Since the dawn of time and up until 2005, humans generated roughly 130 exabytes of data. By 2015, we generated 7,900 exabytes of data. This figure is estimated to be around 40,000 Exabytes by 2020! It doesn’t take someone special to conclude that, with the inevitable growth of computational power, data generated by humans is rising exponentially. This should imply that Machine Learning is the future.
A lot of organizations, providing technical solutions or not, have realized the potential of Machine Learning and this has led to a surge in the number of jobs and applicants related to Data Science. Hiring challenges faced by applicants are becoming increasingly tedious, where in addition to the time restrictions, applicants are expected to solve a problem by developing an entire end-to-end technical approach.
In classes, students build on what they’re taught and are often guided on how to solve problems. Facing such hiring challenges requires the students to develop a different approach, where, whilst keeping the bigger picture in mind, every little detail needs their attention too. To help students build their confidence before they face such challenges, GreyAtom recently hosted a Hackathon for a duration of 2 days, starting on 2nd December 2017.
This was an ‘internal hackathon’ which means that all the participants were students at GreyAtom. Teams were segregated systematically using “Commit.Live”, a state-of-the-art online educational platform designed and built by GreyAtom for its students. The performance of every student, which encompasses code-efficiency and a lot of different parameters, is measured throughout the duration of the course through “Commit.Live”. Thus, for the sake of simplicity, these scores were used to build the teams where the average performance score of each team was approximately the same.
In order to expose participants to such an intense ecosystem, we decided to make each team pick 1 of the 4 FinTech Problem Statements presented to them, which are listed below.
- Build a model to approve/ disapprove a loan for a prospective applicant based on his/her profile.
- Predict if a client will subscribe to a direct marketing campaign for a banking institution.
- Build a model to compute the probability of default for a Taiwanese Credit Card Client.
- Predict whether a particular company will default within 5 years, given its financial statement data.
Traditionally, Hackathons call for teams to solve one specific problem who are then judged on a specific metric, for example, Root Mean Squared Logarithmic Error and other factors like efficiency and implementation. However, for the purpose of learning, participants had the flexibility to choose any problem statement which motivated them to stay focused for a duration of 2 days. However, each team’s code and presentation was judged by a panel of 2 members and by other teams as well. A team would receive a maximum of 50 points based on the following criteria:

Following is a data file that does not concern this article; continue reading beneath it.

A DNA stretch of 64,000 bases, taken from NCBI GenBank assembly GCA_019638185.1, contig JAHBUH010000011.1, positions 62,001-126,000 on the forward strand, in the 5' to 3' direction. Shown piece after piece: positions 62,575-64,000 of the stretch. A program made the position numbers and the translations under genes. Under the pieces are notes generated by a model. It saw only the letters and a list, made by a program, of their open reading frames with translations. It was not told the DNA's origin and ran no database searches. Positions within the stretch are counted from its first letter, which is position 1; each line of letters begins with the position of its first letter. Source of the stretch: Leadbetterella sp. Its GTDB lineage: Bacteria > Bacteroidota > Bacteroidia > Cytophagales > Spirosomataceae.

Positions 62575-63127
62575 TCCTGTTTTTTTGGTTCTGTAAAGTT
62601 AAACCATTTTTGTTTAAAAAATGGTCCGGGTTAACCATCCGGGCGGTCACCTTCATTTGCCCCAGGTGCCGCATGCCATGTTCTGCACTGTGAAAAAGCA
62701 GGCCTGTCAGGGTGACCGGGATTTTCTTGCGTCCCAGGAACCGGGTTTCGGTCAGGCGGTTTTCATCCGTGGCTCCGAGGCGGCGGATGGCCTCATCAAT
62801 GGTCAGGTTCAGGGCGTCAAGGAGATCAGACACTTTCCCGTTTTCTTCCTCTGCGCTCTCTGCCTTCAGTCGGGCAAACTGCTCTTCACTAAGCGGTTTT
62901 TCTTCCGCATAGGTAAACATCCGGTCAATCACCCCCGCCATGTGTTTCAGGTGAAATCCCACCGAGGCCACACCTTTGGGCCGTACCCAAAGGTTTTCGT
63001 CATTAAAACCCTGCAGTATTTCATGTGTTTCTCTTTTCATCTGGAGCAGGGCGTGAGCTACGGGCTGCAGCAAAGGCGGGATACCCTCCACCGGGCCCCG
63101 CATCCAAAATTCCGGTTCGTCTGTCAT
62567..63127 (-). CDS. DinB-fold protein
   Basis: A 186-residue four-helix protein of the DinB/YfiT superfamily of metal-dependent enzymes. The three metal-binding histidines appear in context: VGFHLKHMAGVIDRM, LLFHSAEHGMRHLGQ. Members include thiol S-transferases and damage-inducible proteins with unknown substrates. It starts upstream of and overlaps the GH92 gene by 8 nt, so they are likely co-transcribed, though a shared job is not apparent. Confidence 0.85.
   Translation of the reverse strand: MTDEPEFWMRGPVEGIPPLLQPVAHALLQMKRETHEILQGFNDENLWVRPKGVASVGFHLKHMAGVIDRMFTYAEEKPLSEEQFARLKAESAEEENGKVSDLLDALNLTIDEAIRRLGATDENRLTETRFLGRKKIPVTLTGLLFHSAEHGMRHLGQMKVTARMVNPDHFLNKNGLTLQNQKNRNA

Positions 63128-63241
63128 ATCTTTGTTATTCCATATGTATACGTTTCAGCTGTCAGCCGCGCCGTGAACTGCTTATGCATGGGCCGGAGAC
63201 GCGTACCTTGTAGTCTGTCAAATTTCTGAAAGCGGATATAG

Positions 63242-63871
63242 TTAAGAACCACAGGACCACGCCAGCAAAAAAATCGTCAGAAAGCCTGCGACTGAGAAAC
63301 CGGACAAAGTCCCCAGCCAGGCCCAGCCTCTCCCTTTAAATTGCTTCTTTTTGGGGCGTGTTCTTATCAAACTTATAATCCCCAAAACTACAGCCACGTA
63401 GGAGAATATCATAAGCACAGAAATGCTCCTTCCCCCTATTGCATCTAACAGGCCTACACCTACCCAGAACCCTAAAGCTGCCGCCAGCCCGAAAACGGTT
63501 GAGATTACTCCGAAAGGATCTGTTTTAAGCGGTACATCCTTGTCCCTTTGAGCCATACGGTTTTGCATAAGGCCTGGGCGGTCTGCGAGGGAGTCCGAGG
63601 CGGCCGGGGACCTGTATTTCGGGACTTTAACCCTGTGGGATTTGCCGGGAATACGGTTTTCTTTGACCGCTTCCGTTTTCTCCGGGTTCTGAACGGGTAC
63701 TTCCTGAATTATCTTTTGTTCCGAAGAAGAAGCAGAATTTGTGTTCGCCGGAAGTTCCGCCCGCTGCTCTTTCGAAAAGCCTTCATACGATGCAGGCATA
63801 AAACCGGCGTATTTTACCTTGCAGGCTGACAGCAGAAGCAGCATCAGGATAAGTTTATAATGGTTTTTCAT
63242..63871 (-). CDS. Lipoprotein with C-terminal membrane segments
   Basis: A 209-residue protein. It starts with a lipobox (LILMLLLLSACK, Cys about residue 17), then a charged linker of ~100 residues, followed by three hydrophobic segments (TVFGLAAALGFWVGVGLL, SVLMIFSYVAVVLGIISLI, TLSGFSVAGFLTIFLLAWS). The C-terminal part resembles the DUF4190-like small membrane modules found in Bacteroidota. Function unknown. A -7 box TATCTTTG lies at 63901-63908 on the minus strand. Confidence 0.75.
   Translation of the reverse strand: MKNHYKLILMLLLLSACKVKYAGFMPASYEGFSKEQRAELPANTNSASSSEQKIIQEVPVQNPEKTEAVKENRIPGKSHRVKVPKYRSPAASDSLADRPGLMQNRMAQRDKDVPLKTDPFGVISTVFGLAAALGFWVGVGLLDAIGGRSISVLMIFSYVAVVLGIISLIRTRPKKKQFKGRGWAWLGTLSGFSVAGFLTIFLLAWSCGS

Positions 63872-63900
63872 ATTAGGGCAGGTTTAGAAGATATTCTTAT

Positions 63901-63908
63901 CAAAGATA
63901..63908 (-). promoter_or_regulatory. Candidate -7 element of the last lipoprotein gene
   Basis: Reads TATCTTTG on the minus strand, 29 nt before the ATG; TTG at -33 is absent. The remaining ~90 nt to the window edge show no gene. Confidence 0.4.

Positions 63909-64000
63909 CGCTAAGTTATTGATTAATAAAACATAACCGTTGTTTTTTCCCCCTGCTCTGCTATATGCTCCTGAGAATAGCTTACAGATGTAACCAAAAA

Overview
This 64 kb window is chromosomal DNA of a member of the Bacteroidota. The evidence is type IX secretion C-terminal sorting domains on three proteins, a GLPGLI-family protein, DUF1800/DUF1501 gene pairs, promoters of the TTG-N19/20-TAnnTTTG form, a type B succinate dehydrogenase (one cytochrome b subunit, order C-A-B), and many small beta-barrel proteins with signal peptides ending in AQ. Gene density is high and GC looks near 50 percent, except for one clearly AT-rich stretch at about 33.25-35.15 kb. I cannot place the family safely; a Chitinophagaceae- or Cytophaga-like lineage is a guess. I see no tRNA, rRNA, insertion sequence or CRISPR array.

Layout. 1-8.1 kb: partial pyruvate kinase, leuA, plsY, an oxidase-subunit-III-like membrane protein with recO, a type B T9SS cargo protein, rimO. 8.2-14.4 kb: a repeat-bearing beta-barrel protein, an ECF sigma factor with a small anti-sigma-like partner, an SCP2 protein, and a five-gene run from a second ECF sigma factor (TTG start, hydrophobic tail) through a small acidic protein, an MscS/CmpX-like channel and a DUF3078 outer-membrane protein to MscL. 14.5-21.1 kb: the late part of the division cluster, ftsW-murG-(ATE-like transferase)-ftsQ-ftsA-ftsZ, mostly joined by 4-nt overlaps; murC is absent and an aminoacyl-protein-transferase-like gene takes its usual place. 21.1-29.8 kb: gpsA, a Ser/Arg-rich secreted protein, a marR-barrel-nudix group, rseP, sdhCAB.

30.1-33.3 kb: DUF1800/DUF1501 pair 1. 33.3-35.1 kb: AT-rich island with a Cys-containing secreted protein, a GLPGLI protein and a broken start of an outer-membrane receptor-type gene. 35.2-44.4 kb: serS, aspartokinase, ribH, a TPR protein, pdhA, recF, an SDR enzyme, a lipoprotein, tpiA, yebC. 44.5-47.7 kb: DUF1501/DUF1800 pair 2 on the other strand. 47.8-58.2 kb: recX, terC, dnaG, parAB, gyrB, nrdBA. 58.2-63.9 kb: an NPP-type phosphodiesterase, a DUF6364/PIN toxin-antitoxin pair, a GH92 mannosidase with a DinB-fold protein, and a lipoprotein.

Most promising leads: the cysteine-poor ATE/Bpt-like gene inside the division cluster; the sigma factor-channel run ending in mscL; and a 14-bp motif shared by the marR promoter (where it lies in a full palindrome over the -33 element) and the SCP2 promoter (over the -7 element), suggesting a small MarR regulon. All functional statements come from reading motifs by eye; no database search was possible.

- Documentation + Presentation
- Model Building + Parameter Tuning
- Exploratory Analysis
The winning team chose to work on 4th problem statement mentioned above and were successful in building a model that gave an AUC (Area Under the Curve – more specifically: Area under the Receiver Operating Characteristic Curve) score of around 0.9. On a small test set, their model correctly predicted the outcome of the company i.e. whether it went bankrupt or not.
Hackathons prove to be tremendous learning experiences for participants. I believe that it’s not really easy to solve a Machine Learning problem in just 48 hours. It challenges you in many different ways. If you’re solving any sort of problem out there in the real world using Machine Learning techniques, you’ll realize that it is your team that determines your success.
Our students who spent the weekend competing at this particular Hackathon, now, have an idea on how to prepare themselves, mentally and physically, for more competitive Hackathons in the future and for crucial hiring challenges as well. Saiprasad Balasubramanian, one of the participants, said, “This was indeed a great learning experience! My team didn’t win, but I guess that wasn’t the motive of this event. I got to experience how to work collaboratively as a part of a team, especially in a chaotic environment. This hackathon was much more than just picking some algorithm to solve a particular problem. I actually made a list of my learnings.” He continued to elaborate on his experience and this led us to ask most of the participants to share their experiences as well.
A lot of the participants spoke about their mistakes, which is good because you really do learn from them and not repeating them in the future can help save a lot of time and improve overall efficiency. Therefore, to help individuals who are relatively new to the whole “Hackathon” ecosystem, we listed out the things to take note of for future Hackathons.
After successfully concluding the Hackathon and after learning about the positive experiences of all participants, GreyAtom is motivated to host a number of Hackathons in the near future.